Belarusian President Alexander Lukashenko talked upping trade with Latvia during the meeting on Friday with Latvian Foreign Minister Edgars Rinkēvičs, indicating that the Belarusian leader will stand by his previous words – “If Lithuania doesn’t want to work with us, we will need to focus on Latvia”.
Currently, Lithuania is the main transit country for Belarusian freight, but earlier in July, the head of the Belarusian Embassy in Latvia, Vasily Markovich, said that Minsk will look to increase the use of Latvian ports.
“If some countries don’t understand us and this affects the Belarusian economy, we will of course look for better options,” Lukashenko said on Friday, referring to the ongoing dispute with Vilnius over Belarus' nuclear plant construction in Astravets, 50 kilometers from the Lithuanian border.
While Vilnius has been trying to rally European countries to commit against buying Belarusian energy, Latvia’s position hasn’t been as categorical. Although, the new Latvian president, Egils Levits, has said that his country’s priority is security, and as long as it’s not guaranteed, there can’t be any talks of trade.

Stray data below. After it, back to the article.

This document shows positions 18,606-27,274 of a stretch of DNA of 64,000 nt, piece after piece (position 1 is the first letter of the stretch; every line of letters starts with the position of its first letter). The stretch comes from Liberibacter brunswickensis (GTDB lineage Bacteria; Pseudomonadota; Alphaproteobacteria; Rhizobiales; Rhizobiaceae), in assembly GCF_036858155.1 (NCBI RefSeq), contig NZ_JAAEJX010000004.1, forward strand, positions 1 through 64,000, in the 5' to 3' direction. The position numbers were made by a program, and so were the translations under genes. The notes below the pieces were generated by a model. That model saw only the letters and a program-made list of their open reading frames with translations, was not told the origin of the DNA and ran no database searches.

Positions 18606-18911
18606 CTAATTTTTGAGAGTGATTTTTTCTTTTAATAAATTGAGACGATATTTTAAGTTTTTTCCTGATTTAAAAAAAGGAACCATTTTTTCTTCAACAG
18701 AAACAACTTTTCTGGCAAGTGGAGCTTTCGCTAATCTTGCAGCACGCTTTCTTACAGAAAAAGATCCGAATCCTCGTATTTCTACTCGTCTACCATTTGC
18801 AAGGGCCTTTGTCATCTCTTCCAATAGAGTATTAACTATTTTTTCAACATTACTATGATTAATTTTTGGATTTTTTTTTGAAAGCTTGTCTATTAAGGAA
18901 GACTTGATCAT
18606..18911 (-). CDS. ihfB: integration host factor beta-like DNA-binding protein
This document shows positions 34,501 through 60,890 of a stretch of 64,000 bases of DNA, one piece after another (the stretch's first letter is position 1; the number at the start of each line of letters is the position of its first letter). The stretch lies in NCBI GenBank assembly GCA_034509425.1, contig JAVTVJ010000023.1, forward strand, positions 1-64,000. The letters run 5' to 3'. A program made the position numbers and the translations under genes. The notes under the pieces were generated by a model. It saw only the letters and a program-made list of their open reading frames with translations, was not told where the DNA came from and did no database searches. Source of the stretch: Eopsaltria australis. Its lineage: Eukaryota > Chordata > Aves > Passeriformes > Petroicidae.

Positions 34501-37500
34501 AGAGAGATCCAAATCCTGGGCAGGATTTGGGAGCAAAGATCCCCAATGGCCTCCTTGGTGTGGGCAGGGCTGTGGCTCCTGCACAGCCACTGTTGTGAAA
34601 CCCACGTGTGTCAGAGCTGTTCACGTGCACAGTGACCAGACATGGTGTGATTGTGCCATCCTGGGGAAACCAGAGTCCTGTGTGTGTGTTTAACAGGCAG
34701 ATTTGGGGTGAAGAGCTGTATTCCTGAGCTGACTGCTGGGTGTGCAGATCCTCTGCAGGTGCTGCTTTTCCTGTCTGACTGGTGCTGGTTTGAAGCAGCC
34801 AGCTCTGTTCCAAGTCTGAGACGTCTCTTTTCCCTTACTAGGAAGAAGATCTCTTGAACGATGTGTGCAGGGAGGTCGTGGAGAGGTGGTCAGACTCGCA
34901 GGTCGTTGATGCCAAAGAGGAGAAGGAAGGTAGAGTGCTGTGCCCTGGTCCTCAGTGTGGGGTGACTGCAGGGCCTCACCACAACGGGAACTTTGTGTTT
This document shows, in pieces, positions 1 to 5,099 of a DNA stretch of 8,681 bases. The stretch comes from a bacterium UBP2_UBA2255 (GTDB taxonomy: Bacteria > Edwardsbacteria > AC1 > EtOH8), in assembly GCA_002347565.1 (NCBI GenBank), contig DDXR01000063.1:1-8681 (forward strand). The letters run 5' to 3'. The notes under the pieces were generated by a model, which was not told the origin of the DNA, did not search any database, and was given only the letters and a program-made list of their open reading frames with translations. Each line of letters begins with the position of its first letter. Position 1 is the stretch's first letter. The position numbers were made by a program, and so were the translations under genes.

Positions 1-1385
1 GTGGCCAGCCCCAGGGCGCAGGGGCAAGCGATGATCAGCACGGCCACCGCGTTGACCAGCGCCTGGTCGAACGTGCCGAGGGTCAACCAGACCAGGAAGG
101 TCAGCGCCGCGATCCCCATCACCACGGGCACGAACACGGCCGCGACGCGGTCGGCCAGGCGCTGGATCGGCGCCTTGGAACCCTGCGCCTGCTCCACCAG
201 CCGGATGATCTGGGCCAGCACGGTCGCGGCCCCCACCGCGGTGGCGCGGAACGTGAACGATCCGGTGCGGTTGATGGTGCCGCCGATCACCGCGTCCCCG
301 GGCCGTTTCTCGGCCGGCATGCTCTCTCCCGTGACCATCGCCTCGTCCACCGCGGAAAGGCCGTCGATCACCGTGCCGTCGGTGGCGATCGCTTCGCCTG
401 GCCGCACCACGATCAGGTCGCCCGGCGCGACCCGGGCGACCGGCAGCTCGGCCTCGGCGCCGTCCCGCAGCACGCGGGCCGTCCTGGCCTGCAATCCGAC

Speaking on Latvian TV following the meeting, Foreign Minister Rinkēvičs said Belarus promised to secure high safety standards during the construction of Astravets nuclear power plant, as well as attract international experts for its commissioning.
Yet, there is no word from Minsk on how it plans to implement EU recommendations before the bloc can consider the nuclear plant 50 kilometers from Vilnius to be safe.
During the meeting, Lukashenko reportedly told the Latvian foreign minister that politics shouldn’t overshadow trade and said he would come to Riga “in the future”, hinting that his first visit after having the travel ban to the EU lifted in 2016 would be to Latvia.
According to the Belarusian leader, USD 600 million per year in trade between the two countries is too low, given the potential.